If you suspect that a product you're using down below is causing problems, discontinue use – even if it's a product you have used before.

'The vulva is a delicate area so wash with warm water or a gentle soap product only,' Dr Naomi Sutton adds. 'NEVER cleanse the vagina as it is a self-cleaning tube. Douching and excessive washing disrupts the normal bacterial flora needed to keep the vagina healthy and is strongly discouraged.'

Sanitary wear and feminine products

'There are a lot of feminine products on the market which are definitely not necessary and often contain added irritants. I advise to avoid,' says Dr Sutton. 'Parabens and glycerin contained in some lubricants can be an irritant to some women so it's worth checking the ingredients and avoiding these.'

While we may expect a reaction to such products, women can also be adversely affected by sanitary wear. 'Sanitary towels can contain adhesives and sometimes fragrances which can cause irritation,' she adds. Instead, Dr Sutton recommends you 'use a menstrual cup or washable period underwear. These are also environmentally-friendly and money saving!'

Vaginal grooming

Better known as removing your pubic hair, what's fashionable or preferable may not be what's best for you. 'Complete hair removal can result in the exposure of hair follicles and infection, which can result in irritation,' says Dr Eskander. So does that mean no more Bikinis, Brazilians Or Hollywoods for your nether regions? Not necessarily. The itching will subside and simple home remedies such as Sudocrem can soothe the skin, but resist the urge to scratch and be aware the regrowth can be a very itchy business, too.

If you like having short public hair Dr Eskander suggests 'partial removal by scissors, though short hair can also cause irritation.'

A woman waxing her bikini line

Grooming your vaginal area can cause itching. (Credit: Getty)

Pubic lice/STDs

'Sexually transmitted diseases are a main contender for having an itchy vagina. Lice, genital warts and genital herpes are all STDs that would cause itching,' says Dr Eskander.

There's also trichomoniasis (TV) to consider. While rare it's unlikely to go away without treatment.  'A parasite causes TV,' says Dr Sutton. 'Alongside an increase in discharge, women will often complain of feeling sore internally. This needs to be diagnosed, in most cases, at a sexual health clinic,' she advises.

If you're sexually active, get regular check-ups at a sexual health centre. If you think you have an STD, see a GP or sexual health professional as soon as possible.

And while this isn't an STD, some women are allergic to the latex in condoms. A reaction can cause vaginal itching and soreness.


'Itching at the vulva and or vagina opening is very common but if you don't handle this carefully, you can eventually develop vaginismus,' says counsellor Jacqueline van de Bilt, author of How To Overcome Your Vaginismus. 'Itching could be caused by your skin’s reaction to products, such as shower gel, which contains components that you are hypersensitive or allergic to, wearing too-tight trousers that rub along your vulva, fungal infections, and repeated bladder infections.

'Because of the itching, you can start scratching unconsciously, or consciously, which can cause pain and sometimes wounds. Because of the pain this causes, the entire pelvic floor area cramps, which could result in the pelvic floor muscles becoming so cramped that eventually allowing a finger or penis into the vagina becomes difficult, painful or impossible,' says Jacqueline. Vaginismus may develop – this is a condition when vaginal muscles tense up on their own, causing pain during sex or when inserting a tampon.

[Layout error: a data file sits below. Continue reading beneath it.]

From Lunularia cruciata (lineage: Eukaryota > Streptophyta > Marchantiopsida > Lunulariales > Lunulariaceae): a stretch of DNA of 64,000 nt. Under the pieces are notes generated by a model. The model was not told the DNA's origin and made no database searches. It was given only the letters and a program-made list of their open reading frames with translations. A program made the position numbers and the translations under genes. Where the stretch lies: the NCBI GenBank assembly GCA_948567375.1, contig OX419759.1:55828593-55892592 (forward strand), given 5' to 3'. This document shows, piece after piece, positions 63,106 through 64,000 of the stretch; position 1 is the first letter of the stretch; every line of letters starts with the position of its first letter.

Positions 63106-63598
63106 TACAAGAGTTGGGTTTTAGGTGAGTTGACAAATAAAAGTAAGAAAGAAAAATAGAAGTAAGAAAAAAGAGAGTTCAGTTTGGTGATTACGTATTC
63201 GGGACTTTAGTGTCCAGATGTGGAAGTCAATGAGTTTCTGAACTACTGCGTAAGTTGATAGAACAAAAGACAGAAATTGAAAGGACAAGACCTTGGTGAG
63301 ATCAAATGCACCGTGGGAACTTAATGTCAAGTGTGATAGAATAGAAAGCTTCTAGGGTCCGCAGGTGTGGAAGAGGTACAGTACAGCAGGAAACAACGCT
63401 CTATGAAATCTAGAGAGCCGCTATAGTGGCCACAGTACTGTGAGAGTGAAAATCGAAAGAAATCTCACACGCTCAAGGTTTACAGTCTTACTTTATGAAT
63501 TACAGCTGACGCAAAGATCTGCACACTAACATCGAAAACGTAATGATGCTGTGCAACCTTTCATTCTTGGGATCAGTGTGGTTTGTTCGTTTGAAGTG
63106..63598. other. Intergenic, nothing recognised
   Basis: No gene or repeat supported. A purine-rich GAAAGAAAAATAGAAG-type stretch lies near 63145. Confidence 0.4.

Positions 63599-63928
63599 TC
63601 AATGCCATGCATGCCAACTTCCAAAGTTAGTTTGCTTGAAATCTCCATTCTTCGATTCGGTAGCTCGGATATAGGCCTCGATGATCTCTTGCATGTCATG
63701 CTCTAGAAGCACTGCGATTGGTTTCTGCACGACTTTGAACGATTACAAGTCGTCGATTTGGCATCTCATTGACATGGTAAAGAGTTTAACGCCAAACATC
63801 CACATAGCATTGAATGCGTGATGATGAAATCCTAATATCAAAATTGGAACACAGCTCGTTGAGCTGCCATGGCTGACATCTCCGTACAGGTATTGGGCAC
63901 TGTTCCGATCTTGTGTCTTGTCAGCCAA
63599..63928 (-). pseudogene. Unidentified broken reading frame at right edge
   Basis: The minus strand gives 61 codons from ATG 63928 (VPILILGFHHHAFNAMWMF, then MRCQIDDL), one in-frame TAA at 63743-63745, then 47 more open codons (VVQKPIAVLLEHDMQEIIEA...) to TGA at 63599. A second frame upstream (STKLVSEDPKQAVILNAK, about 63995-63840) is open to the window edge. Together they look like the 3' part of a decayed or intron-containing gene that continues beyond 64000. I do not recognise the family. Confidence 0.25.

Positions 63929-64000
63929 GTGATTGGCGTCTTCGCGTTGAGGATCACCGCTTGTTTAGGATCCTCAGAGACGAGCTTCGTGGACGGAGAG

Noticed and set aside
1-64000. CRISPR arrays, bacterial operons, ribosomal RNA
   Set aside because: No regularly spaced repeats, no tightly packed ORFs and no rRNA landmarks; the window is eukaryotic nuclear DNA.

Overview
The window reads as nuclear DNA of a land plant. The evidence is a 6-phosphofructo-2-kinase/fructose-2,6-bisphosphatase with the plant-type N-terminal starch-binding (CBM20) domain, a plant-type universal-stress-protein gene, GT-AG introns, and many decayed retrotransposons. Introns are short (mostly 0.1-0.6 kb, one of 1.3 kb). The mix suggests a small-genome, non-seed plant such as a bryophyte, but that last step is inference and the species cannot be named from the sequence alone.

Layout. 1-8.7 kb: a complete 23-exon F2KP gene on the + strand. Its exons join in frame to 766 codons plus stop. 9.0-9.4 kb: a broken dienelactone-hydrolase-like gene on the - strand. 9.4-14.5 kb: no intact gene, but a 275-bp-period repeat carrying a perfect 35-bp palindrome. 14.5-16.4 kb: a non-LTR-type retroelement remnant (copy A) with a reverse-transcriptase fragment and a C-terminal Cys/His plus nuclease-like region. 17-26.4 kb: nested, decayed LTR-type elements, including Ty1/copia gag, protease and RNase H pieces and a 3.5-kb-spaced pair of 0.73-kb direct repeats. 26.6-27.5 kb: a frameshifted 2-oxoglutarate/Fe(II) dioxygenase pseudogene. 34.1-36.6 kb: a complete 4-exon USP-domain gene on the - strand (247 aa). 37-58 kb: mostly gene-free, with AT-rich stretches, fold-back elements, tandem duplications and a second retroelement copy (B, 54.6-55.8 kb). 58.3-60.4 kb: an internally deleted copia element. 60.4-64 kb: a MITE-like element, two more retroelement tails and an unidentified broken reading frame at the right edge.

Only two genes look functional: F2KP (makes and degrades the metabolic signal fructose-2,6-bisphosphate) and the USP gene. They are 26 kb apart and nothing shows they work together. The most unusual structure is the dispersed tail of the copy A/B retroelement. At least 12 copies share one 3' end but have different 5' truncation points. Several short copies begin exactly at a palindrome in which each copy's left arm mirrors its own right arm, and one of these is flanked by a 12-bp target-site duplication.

This can be a very stressful condition for many women but there is help available. 'The chance of solving vaginismus is greater with a combined approach of a doctor, pelvic physiotherapist and a coach or psychologist,' says Jacqueline.

Vulval cancer

Dr Sutton stresses that, while rare, vulval cancer 'is an important diagnosis not to be missed.'

Symptoms include a 'persistent itch with other changes such as vulval pain or tenderness, a wart or lumpy growth, raised or thickened skin, changes in the colour or the skin (red, dark or white) or an open sore or breaks in the skin which do not heal.'

If you experience such symptoms for six weeks or more, you'll need to be checked out by a healthcare professional.

Why you might experience vaginal itching at night

If you're wondering why is my vagina itchy at night you'll probably want to sort it sooner rather than later. This annoying problem will prevent you from getting a good night's sleep.

'Genital itching at night can be due to hormone factors influenced by your body clock,' explains Dr Mukherjee. 'The itch/scratch cycle in many skin conditions tends to be driven at night. This is when you're less aware and can unknowingly be scratching and inadvertently worsening inflammation down below. Equally, itching at night can keep you awake and add to daytime symptoms of fatigue.'

'Lichen sclerosus can lead to symptoms of vaginal itching, which are worse at night, adds Dr Datta. 'Going to your doctor can help diagnose this, as it can increase your risk of vulval cancer.'

Other reasons, says Dr Datta, may be 'having sex or going through the menopause. Equally, symptoms may simply feel worse at night when you're not busy or rushing about,' she explains.

A woman in cotton underwear smiling

One way to prevent vaginal itching is to wear cotton underwear. (Credit: Getty)

Home remedies for vaginal itching

'Some causes of vaginal itching will require medication treatment,' says Dr Dratta. 'But there are several things you can do to optimise your vaginal health at home.' Here are her suggestions:

  • Avoid internal douching, or using scented soaps and irritating detergents.
  • Optimise your health – for example, avoid an erratic lifestyle with lots of late nights.
  • If you have a history of skin conditions such as eczema, use moisturising creams and washes prescribed by your doctor. Use these on the outside skin around your vagina.
  • Avoid tight, synthetic underwear which can irritate your vaginal skin.
  • Try health supplements and limit your alcohol intake.
  • Stop smoking where possible.
  • Try to avoid a high sugar diet, which can encourage yeast infections – particularly if you are diabetic. Try a sugar free diet or at least cutting back on your sugar intake.
  • Look at symptoms you have in other parts of your body. This is a good indicator of your general immune response.
  • Use a condom with any new sexual partner, and make sure you have both had sexual health checks.
  • Always remember to wipe from front to back.
  • Don't forget it takes time to see the results of any changes you make, so be patient. If symptoms persist or get worse, see your doctor to identify any problems early and get prompt treatment.
Debra Waters
Freelance Lifestyle Writer

Debra Waters is an experienced online editor and parenting writer. She also has a strong background on health, wellbeing, beauty, and food. She currently writes for Goodto and Woman&Home, and print publications Woman, Woman’s Own, and Woman’s Weekly. Debra has written for What to Expect, Everyday Health, and Time Out. In addition, she has had articles published in The Telegraph and The Big Issue.